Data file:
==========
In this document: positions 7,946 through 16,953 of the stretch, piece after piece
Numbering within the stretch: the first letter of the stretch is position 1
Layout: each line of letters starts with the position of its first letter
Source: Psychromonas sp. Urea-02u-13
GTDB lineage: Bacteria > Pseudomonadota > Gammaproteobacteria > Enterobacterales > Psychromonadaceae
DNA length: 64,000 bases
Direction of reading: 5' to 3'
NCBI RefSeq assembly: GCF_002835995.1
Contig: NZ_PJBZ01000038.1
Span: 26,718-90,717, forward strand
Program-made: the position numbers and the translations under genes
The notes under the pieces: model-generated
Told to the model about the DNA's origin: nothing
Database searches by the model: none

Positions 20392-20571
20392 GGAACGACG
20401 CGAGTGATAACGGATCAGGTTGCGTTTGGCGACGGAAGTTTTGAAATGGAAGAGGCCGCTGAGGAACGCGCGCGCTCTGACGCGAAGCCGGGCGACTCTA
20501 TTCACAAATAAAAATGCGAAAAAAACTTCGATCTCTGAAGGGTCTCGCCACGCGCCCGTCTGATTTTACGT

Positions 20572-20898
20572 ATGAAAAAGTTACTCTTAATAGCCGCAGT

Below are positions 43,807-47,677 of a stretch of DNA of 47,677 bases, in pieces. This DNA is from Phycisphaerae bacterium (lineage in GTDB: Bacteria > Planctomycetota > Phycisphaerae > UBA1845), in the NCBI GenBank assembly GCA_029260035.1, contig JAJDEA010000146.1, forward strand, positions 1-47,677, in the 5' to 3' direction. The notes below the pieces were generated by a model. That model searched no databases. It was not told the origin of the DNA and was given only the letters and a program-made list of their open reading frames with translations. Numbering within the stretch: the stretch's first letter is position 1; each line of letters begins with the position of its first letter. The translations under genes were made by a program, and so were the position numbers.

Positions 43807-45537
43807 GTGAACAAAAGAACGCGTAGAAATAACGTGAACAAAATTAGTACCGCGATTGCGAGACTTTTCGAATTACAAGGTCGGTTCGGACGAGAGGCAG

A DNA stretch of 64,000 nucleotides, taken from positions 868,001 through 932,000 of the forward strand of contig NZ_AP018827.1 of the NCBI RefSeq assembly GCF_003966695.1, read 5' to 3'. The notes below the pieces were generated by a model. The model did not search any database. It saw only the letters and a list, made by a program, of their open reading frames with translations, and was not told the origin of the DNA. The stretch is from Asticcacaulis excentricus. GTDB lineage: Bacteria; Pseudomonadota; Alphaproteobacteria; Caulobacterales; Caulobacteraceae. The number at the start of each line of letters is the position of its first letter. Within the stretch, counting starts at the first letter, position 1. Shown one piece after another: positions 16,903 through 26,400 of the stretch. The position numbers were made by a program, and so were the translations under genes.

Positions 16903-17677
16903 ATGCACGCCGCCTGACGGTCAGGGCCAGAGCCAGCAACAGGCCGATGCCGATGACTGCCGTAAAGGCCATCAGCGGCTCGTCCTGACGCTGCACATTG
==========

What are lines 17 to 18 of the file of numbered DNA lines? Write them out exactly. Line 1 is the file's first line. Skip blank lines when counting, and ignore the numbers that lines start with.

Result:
20401 CGAGTGATAACGGATCAGGTTGCGTTTGGCGACGGAAGTTTTGAAATGGAAGAGGCCGCTGAGGAACGCGCGCGCTCTGACGCGAAGCCGGGCGACTCTA
20501 TTCACAAATAAAAATGCGAAAAAAACTTCGATCTCTGAAGGGTCTCGCCACGCGCCCGTCTGATTTTACGT